The Brisbane Lions went deep into finals once more without taking that extra step fans were hoping for when the club acquired Joe Daniher in free agency, with the big fella failing to produce elite footy at the pointy end of the season.
Losing former number one draft pick Cam Rayner in the preseason cast a pall over the Lions’ early season, only for the side to show their true mettle and go on a run of form after a stuttering start.
Suddenly though, the side that had ridden its luck with minimal injuries for several seasons was becoming a casualty ward and the depth was sorely tested as they fell out of the top four.
The Lions’ star recruit had his best season since 2017, giving the side a second tall target up forward to complement Eric Hipwood and allow Oscar McInerney to go into the ruck full-time, but when ‘the Eel’ went down a month before finals the advantage was gone.
Lachie Neale had problems of his own playing through various injuries and getting tagged out of contests, but this challenged the midfield to find other ways of gaining the ascendency and flying the flag to offer some cover for their Brownlow Medallist.
Brisbane entered the finals on the back of a cliffhanger against West Coast, where they needed to win by a certain percentage to knock the Bulldogs out of fourth place (and got it with some help from the timekeepers), but they were seen off by the imperious Demons and then lost yet another home final, this time against the Dogs, to bow out in straight sets against the eventual grand finalists.
Mid-season rookie draft
Lions recruiters recognised going into the mid-season that not only did they need to shore up depth in their ruck division, but that all the good young ruck prospects were being taken in the mid-season rookie draft and they would not get another shot at a talent like Western Australian Kalin Lane.
The club got two final seasons out of Grant Burchall, just as they did with Luke Hodge, while their longtime project ruckman Archie Smith, whose father is ex-NBA player and former Brisbane Bullet Andre Moore, decided after 16 AFL games in eight years and being the only player to win three NEAFL premierships that it was time to move on to new pursuits, having been a late basketball convert.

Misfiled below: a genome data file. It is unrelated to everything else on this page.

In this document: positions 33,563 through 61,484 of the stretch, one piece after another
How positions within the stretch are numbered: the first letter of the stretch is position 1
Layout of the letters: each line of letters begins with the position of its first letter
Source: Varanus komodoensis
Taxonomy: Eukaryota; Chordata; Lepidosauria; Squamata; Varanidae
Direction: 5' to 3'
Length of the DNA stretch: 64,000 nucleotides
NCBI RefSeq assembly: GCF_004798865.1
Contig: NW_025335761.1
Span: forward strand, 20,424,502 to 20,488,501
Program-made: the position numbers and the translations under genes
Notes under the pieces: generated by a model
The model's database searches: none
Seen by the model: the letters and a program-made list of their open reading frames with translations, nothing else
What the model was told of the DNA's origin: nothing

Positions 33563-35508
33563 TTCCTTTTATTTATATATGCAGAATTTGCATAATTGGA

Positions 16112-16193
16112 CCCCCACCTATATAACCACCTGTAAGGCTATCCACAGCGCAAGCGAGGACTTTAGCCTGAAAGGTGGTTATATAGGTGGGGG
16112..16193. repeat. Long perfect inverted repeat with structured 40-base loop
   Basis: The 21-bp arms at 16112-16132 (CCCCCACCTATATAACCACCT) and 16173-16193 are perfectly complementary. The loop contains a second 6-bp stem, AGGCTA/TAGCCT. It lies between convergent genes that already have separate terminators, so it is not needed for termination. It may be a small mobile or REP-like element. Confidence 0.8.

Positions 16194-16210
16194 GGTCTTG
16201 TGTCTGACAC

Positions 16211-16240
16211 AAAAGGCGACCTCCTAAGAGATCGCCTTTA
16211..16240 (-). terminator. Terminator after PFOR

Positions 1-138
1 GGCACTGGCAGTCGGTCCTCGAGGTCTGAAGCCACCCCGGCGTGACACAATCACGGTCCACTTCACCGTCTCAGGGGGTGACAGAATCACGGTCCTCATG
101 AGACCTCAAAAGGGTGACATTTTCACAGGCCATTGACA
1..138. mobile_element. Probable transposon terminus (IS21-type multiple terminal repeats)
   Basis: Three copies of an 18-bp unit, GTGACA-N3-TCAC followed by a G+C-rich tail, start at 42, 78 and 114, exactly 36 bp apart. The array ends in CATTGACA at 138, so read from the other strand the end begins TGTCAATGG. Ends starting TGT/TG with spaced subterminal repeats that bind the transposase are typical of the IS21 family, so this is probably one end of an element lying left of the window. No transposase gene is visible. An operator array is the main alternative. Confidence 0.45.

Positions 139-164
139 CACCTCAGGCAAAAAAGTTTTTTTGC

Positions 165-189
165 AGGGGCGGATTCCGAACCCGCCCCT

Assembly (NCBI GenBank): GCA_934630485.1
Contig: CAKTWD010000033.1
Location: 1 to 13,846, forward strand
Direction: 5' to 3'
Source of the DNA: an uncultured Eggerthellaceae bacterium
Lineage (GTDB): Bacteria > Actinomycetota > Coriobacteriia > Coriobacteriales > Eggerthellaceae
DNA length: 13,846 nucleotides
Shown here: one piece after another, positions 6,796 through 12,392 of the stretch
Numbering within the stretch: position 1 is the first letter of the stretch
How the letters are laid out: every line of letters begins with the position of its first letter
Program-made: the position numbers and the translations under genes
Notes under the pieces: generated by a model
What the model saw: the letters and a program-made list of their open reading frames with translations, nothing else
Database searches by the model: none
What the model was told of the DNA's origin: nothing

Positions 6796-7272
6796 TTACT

Academy graduate Connor Ballenden was cut, along with Tom Joyce and Brock Smith, however as delisted free agents they are invited to sign VFL contracts if they can’t find another club to take them on, with the potential to be re-rookied in the first half of 2022.
With one developing ruck coming in and a veteran walking out, the Lions again went out looking for a ruckman, but this time they needed an experienced one in case their first choice failed and Geelong was willing to trade Darcy Fort and a third-rounder for two Lions third-rounders.
Brisbane did one more clever piece of trading, realising that they had little opportunity to move further up the board and only needing three picks, they sent a late third-rounder to GWS for Port’s future third, which was mutually beneficial.
The Lions went into the draft with a pair of first night picks and no outstanding position of need, but with one veteran defender retired and their All Australian defender turning 32 next year, they went for the youngest player in the draft, small defender Darcy Wilmot from the Northern Knights.
With the final pick of the first round, which they’d traded from Melbourne last year in a gambit gone somewhat sour, the Lions chose Kai Lohmann from the Greater Western Victoria Rebels, a small forward who impressed with one of the better performed teams in the NAB League.
Then with the second pick in the third round, 41st overall, the Lions used the second part of their Fort trade to select midfielder James Tunstill from East Perth’s Colts.
As promised, the Lions re-rookied Cam Ellis-Yolmen, a player by now who must be well used to being delisted and picked up again, although at age 29 in the new year he will want to make 2020 his year.
Brisbane collected five players in positions they were targeting, with a couple of big men and a trio of kids they will take time to develop. If none of these players features in their 2022 side, it will be absolutely no problem because, other than Darcy Fort, they are all going to be in development – and even he is just insurance for injuries to tall timber.
Darcy Wilmot is a gutsy defender who comes highly rated, with the traits the Lions were looking for in a creative ball-user who can lock down an opponent as easily as peel off and back himself to impact the play.
Kai Lohmann is a speedy medium forward with the athletic traits to make him an AFL talent. With a high ceiling and potentially some growth left, his defensive pressure and clean hands make him a handy project for the future.
James Tunstill is a midfielder who is as yet untried at senior level, but a solid Colts season has seen him show enough to get onto the Lions list.
Kalin Lane becomes the next in the stable of rucks who probably comes into next season at third or fourth banana, even then maybe overlooked if Tom Fullarton continues to earn selection as a ruck/forward, but he represents quality depth and insurance.
This is a club in win-now mode, only replacing five players, which was the lowest of all 18 clubs. They went into the draft with three picks and were done by pick 41.
The loss in the semi by a solitary point will have burned in their guts for three months and the new recruits will have entered pre-Christmas training seeing an intensity they’d never experienced.
This was never going to be a flashy draft unless the Demons flamed out and rocketed the Lions’ pick up the order. Still, their patient gambits might yet come off.